With only two rounds, it can be difficult for teams to find "sleepers" in the NBA draft, but as players such as Manu Ginobili of the San Antonio Spurs and Monta Ellis of the Golden State Warriors have shown in recent years it's possible to find players in the draft's second round who go on to become very productive NBA players.
With that said, here's a look at a trio of players who could fit that bill this season.
Drew Gordon, PF, New Mexico
New Mexico forward Drew Gordon was once one of the most coveted high school players in the nation.
However, after one star-crossed year at UCLA and a transfer to New Mexico, Gooden has a reputation to rehabilitate with NBA scouts, especially in light of a February expose by by George Dohrmann of Sports Illustrated that detailed the implosion of the UCLA program during Gooden's one season in Los Angeles.
For his part, Gordon realizes that teams may well question his work ethic and coachability after the scathing review of his time with the Bruins, and the 6'9", 241-pound senior recently told The San Jose Mercury News that he's ready to answer any questions teams may have about his time in California.
Once people get a sense of my character and have a chance to see how I really act, they'll realize that the impression of that article is not accurate. We were freshmen, and we weren't getting much playing time. So we did take advantage of the college life and make some ill-advised decisions. But when I read that article, there was so much negativity there. It was hurtful.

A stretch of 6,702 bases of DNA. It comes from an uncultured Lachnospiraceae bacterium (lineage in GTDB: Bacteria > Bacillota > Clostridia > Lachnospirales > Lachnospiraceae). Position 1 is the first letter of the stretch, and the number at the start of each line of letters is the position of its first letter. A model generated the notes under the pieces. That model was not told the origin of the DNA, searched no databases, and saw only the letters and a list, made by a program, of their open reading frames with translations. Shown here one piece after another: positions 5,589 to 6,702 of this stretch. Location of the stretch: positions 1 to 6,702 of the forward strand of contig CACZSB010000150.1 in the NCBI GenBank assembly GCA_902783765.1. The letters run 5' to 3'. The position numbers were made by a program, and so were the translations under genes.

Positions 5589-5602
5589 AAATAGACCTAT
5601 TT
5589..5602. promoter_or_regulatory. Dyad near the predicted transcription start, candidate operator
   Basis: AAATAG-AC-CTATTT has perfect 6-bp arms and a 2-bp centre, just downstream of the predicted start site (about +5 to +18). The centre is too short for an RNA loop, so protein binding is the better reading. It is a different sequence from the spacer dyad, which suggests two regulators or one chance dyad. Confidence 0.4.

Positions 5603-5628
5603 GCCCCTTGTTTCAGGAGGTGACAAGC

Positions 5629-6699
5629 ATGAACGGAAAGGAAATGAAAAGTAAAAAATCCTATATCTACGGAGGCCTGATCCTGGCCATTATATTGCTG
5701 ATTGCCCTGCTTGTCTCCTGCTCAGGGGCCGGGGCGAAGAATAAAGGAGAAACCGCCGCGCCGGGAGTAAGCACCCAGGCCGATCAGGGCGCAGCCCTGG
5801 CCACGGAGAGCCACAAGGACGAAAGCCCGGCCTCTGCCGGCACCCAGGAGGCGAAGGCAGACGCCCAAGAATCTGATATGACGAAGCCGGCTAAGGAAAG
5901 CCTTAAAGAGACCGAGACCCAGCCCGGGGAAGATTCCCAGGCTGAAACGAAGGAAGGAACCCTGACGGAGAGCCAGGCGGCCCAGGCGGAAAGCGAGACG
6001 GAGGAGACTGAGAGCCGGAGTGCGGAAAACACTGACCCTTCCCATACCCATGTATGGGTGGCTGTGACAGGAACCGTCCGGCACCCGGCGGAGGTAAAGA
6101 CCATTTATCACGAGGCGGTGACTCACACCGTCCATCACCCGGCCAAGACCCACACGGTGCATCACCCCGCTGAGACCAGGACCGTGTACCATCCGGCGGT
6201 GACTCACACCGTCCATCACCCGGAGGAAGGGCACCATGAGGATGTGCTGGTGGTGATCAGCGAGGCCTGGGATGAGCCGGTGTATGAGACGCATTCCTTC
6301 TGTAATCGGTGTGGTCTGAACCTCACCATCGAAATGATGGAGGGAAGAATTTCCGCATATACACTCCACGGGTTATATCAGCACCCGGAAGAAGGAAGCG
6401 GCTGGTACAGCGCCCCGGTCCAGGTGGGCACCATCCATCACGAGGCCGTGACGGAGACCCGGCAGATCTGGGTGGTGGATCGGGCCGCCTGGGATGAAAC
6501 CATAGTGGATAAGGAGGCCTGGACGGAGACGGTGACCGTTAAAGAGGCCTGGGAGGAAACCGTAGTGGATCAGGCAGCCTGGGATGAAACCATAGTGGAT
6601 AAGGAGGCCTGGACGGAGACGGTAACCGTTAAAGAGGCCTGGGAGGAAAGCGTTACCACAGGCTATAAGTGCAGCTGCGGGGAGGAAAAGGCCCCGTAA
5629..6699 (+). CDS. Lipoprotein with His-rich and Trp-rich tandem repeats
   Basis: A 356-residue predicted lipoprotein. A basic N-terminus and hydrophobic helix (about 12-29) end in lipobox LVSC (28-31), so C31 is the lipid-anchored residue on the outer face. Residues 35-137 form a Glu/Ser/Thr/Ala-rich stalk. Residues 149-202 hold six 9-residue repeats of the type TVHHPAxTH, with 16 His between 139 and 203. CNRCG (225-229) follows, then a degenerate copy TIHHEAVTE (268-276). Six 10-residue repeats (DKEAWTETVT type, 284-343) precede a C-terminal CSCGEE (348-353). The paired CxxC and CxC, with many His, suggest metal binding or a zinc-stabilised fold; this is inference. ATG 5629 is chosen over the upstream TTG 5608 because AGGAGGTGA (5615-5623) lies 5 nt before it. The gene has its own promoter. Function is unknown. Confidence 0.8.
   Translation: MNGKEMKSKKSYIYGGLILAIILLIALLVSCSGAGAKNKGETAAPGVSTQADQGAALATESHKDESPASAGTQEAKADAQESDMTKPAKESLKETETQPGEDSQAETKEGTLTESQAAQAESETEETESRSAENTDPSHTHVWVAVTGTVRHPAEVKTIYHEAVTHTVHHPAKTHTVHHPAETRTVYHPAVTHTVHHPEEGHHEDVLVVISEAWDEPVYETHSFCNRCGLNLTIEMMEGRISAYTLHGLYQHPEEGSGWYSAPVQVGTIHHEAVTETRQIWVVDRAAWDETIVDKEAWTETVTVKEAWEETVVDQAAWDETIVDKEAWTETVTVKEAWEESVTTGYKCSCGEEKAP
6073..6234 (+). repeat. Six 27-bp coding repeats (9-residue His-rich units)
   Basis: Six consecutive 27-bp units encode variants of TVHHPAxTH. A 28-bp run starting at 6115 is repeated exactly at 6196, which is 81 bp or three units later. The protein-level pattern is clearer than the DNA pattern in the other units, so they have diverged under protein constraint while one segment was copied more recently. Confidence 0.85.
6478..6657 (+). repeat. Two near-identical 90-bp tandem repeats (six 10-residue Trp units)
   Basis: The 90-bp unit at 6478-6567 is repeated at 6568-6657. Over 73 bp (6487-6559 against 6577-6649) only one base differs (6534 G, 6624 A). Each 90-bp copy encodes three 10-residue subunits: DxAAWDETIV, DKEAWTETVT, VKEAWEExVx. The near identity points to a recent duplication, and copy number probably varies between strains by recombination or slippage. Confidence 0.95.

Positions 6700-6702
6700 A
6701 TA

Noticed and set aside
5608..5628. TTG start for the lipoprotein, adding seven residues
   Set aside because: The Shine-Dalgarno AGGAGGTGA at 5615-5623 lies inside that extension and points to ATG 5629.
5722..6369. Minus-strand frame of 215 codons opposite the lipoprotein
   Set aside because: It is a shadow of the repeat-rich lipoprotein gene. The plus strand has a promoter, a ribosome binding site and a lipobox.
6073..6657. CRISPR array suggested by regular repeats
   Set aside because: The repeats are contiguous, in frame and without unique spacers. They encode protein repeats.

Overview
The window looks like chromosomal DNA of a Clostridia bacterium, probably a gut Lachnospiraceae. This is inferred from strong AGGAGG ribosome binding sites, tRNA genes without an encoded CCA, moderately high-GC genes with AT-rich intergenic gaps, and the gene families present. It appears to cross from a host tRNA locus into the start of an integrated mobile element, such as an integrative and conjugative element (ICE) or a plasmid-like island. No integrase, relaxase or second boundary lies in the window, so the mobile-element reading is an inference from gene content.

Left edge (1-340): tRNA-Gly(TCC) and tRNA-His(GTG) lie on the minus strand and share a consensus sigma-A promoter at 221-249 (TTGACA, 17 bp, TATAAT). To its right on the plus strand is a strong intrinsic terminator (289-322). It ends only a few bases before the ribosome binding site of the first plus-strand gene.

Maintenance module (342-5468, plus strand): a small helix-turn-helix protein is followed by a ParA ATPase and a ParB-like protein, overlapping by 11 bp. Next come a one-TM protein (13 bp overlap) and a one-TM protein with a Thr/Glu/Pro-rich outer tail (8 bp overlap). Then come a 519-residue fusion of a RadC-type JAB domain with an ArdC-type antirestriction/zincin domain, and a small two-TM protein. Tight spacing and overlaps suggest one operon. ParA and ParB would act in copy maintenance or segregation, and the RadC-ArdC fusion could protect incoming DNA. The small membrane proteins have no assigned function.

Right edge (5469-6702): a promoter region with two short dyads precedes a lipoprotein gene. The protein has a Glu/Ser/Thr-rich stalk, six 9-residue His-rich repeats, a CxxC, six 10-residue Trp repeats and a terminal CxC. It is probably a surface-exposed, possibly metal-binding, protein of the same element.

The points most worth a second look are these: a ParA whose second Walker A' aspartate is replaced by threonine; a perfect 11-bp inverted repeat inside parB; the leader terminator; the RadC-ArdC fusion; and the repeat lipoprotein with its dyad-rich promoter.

Gordon did go on to post two solid seasons for the Lobos, averaging a double-double each of the past two years. Gordon's post game could use some work and he could stand to add some bulk. On the other hand, if Gordon can show scouts that he's learned from his mistakes his combination of offense and defense could provide a team towards the end of the draft with an excellent value.
Draymond Green, SF/PF, Michigan State
It's not his reputation that presents NBA teams with a quandary where Michigan State forward Draymond Green is concerned, but his size. More appropriately, Green has too much of one kind and not enough of the other.
At only 6'6", many NBA teams likely consider Green too small to play power forward, while at 235 pounds those same teams may consider Green too big to guard small forwards, leaving the Spartans standout stuck in a "tweener" limbo of sorts that damages his draft stock.
However, the reigning Big Ten player of the year did post over 16 points and 10 rebounds a game a season ago, and while many draft pundits are predicting a dip into the second round for Green, Utah Jazz executive Walt Perrin recently told Adam Biggers of Yahoo! Sports that Green would be a steal at that point in the draft.
We really like Draymond. If he goes in the 20-to-30 range, which I think is an accurate estimation at this point, he'll be going to a pretty good team that might be able to give him time to develop. Teams will want to figure out if he can play the 3 (small forward) or be a small 4 (power forward) - or play both. Our league has gotten smaller, so we do have some 6-7 and 6-8 power forwards.
Mike Scott, PF, Virginia
Virginia's Mike Scott was a first-team All-ACC performer in 2011 after averaging 18 points and 8.3 points per game for the Cavaliers as a senior, and the 6'8" power forward developed into a fine rebounder and solid post player over the course of his four seasons in Charlottesville.
Granted, at only 237 pounds Scott is a bit undersized to play power forward in the NBA, and his lack of elite athleticism and relatively advanced age (24) may make him something of a low-ceiling pick in the 2012 NBA draft's second round.
Taking that into consideration, however, Scott's polished, well-rounded game and jump shooting ability also makes him a pick with a high floor, which should make Scott worth a look from teams picking toward the draft's conclusion that are searching for frontcourt help.
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